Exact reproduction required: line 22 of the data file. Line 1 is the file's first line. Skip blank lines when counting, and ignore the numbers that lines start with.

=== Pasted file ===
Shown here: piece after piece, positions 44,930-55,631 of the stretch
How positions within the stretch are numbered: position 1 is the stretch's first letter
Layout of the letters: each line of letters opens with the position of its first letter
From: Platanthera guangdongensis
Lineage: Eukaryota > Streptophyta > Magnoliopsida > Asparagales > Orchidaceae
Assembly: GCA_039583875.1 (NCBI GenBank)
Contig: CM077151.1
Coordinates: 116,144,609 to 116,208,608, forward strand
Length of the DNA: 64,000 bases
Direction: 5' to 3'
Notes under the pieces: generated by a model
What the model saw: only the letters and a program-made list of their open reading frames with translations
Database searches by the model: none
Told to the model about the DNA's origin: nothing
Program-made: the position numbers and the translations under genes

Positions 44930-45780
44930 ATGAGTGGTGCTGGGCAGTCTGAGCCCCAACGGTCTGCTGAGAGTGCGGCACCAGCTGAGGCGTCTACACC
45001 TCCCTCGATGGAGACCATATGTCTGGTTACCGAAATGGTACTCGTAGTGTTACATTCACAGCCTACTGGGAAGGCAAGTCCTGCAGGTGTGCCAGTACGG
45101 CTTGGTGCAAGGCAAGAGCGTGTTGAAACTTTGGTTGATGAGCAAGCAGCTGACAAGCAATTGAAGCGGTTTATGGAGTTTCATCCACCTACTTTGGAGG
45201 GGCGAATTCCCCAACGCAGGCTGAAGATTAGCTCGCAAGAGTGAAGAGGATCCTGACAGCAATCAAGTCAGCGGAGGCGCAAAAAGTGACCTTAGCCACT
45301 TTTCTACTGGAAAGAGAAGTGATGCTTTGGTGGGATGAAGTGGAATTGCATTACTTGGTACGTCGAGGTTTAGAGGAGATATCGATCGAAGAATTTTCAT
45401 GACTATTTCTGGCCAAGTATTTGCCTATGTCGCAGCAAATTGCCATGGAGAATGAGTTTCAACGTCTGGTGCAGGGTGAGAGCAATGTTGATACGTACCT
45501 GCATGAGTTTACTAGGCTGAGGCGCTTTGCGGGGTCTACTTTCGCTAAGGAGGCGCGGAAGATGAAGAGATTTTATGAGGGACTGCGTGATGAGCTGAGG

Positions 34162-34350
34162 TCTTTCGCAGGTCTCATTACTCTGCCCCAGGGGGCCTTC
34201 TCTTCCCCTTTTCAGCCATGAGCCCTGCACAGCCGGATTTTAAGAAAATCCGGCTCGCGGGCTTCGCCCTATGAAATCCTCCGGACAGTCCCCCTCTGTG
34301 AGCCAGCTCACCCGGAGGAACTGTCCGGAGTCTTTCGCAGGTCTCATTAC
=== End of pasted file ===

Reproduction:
45401 GACTATTTCTGGCCAAGTATTTGCCTATGTCGCAGCAAATTGCCATGGAGAATGAGTTTCAACGTCTGGTGCAGGGTGAGAGCAATGTTGATACGTACCT